Yield loss in apple caused by Monilinia fructigena (Aderh. and Ruhl.) Honey, and spatio-temporal dynamics of disease development

G. C M Van Leeuwen, A. Stein, I. Holb, M. J. Jeger

Research output: Contribution to journalArticle

34 Citations (Scopus)

Abstract

Monilinia fructigena (Aderh. and Ruhl.) Honey causes considerable yield losses in pome fruit culture. During a field study in the Netherlands in 1997 and 1998, the increase in disease incidence in time was assessed and final pre- and post-harvest losses were recorded in the susceptible apple cultivars James Grieve and Cox's Orange Pippin. Each individual tree was considered as a unique quadrat, and the spatial distribution of diseased fruits among fruit trees at every assessment date was characterised by a dispersion index, Lloyd's index of patchiness (LIP). Spatial autocorrelation was applied to detect potential clustering of trees with diseased fruits within rows. In cv. James Grieve, the rate of increase of disease incidence was constant up to harvest time, whereas in cv. Cox's Orange Pippin disease incidence increased markedly 3 weeks before harvest time, which coincided with the harvest of cv. James Grieve in neighbouring rows. Pre-harvest disease incidence was 4.2-4.3% in cv. James Grieve in both years, in cv. Cox's Orange Pippin this was 4.4% in 1997 and 2.7% in 1998. Post-harvest yield losses amounted on average 1.5-2.0% for both cultivars, no significant differences were found between the cultivars (t-test, P = 0.05). Both in 1997 and 1998, clustering of diseased fruits among fruit trees was detected; LIP values were significantly higher than 1 (P = 0.05 in 1997, P = 0.01 in 1998). Clustering of trees with diseased fruits was detected in 1998, when significant (P = 0.05) positive correlation coefficients occurred for 2nd, 3rd and 4th lag-order distances in cv. James Grieve, and a significant (P = 0.05) positive first-order correlation in cv. Cox's Orange Pippin. Wounding agents, such as insects and birds, may play an important role in the underlying disease dynamics, and crop losses may be minimised by control of these agents.

Original languageEnglish
Pages (from-to)519-528
Number of pages10
JournalEuropean Journal of Plant Pathology
Volume106
Issue number6
DOIs
Publication statusPublished - 2000

Fingerprint

Monilinia fructigena
honey
disease incidence
apples
fruits
fruit trees
cultivars
postharvest losses
pome fruits
crop losses
fruit growing
autocorrelation
Netherlands
spatial distribution
insects
birds

Keywords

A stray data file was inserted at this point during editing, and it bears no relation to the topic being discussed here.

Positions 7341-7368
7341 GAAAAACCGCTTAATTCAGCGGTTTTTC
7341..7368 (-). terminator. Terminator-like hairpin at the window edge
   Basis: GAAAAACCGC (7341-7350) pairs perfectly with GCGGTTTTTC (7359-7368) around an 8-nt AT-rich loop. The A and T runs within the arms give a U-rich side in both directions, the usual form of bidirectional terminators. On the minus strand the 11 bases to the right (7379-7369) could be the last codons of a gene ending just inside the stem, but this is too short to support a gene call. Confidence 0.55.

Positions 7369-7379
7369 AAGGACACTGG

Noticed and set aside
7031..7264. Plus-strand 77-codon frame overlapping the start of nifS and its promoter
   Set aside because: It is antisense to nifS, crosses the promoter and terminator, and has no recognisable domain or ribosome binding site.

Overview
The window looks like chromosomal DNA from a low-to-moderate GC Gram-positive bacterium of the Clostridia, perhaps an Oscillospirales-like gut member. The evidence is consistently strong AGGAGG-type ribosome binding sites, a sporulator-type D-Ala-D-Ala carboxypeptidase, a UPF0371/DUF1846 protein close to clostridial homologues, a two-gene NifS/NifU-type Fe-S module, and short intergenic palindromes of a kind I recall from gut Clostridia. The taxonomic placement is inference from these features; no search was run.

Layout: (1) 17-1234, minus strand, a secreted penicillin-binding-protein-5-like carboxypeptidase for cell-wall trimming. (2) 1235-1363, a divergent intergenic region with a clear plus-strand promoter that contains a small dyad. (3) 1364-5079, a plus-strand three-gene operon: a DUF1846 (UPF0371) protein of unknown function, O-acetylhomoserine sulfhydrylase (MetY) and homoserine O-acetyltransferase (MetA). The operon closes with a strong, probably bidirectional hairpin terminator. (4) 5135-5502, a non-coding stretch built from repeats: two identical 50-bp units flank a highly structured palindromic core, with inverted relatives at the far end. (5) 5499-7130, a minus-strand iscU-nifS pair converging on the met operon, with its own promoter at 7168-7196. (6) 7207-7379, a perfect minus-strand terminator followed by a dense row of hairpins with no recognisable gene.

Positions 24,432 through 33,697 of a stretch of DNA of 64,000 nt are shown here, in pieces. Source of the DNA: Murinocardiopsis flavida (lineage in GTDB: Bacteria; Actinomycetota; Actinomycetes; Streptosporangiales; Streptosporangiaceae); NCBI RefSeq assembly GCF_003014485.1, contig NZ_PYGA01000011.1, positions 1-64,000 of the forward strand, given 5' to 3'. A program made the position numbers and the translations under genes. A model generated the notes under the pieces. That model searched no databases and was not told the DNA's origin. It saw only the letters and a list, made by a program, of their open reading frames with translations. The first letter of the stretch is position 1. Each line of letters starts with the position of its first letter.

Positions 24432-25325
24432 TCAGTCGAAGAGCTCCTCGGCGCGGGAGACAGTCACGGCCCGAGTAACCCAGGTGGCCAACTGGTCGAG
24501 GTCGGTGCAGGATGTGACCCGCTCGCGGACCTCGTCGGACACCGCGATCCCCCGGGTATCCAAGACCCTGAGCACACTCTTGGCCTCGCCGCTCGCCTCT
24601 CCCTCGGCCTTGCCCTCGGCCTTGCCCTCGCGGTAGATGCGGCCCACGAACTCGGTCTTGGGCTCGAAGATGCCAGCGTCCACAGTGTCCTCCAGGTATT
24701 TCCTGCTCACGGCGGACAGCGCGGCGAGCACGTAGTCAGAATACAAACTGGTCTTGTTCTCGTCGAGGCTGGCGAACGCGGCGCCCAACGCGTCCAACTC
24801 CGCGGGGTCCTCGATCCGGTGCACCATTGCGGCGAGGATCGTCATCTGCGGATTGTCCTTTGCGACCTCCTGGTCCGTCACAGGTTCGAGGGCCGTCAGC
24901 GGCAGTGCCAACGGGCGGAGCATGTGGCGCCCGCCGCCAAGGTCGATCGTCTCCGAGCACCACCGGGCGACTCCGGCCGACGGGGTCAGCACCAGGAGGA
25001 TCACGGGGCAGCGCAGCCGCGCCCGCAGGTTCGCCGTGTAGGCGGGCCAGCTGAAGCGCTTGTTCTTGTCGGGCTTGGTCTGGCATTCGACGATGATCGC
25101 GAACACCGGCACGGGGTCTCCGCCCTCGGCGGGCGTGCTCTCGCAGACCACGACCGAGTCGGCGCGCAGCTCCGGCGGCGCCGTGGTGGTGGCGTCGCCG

• Brown rot fungi
  • Dispersion index
  • Epidemiology
  • Spatial autocorrelation analysis

ASJC Scopus subject areas

  • Agronomy and Crop Science
  • Horticulture
  • Plant Science

Cite this

Yield loss in apple caused by Monilinia fructigena (Aderh. and Ruhl.) Honey, and spatio-temporal dynamics of disease development. / Van Leeuwen, G. C M; Stein, A.; Holb, I.; Jeger, M. J.

In: European Journal of Plant Pathology, Vol. 106, No. 6, 2000, p. 519-528.

Research output: Contribution to journalArticle

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abstract = "Monilinia fructigena (Aderh. and Ruhl.) Honey causes considerable yield losses in pome fruit culture. During a field study in the Netherlands in 1997 and 1998, the increase in disease incidence in time was assessed and final pre- and post-harvest losses were recorded in the susceptible apple cultivars James Grieve and Cox's Orange Pippin. Each individual tree was considered as a unique quadrat, and the spatial distribution of diseased fruits among fruit trees at every assessment date was characterised by a dispersion index, Lloyd's index of patchiness (LIP). Spatial autocorrelation was applied to detect potential clustering of trees with diseased fruits within rows. In cv. James Grieve, the rate of increase of disease incidence was constant up to harvest time, whereas in cv. Cox's Orange Pippin disease incidence increased markedly 3 weeks before harvest time, which coincided with the harvest of cv. James Grieve in neighbouring rows. Pre-harvest disease incidence was 4.2-4.3{\%} in cv. James Grieve in both years, in cv. Cox's Orange Pippin this was 4.4{\%} in 1997 and 2.7{\%} in 1998. Post-harvest yield losses amounted on average 1.5-2.0{\%} for both cultivars, no significant differences were found between the cultivars (t-test, P = 0.05). Both in 1997 and 1998, clustering of diseased fruits among fruit trees was detected; LIP values were significantly higher than 1 (P = 0.05 in 1997, P = 0.01 in 1998). Clustering of trees with diseased fruits was detected in 1998, when significant (P = 0.05) positive correlation coefficients occurred for 2nd, 3rd and 4th lag-order distances in cv. James Grieve, and a significant (P = 0.05) positive first-order correlation in cv. Cox's Orange Pippin. Wounding agents, such as insects and birds, may play an important role in the underlying disease dynamics, and crop losses may be minimised by control of these agents.",
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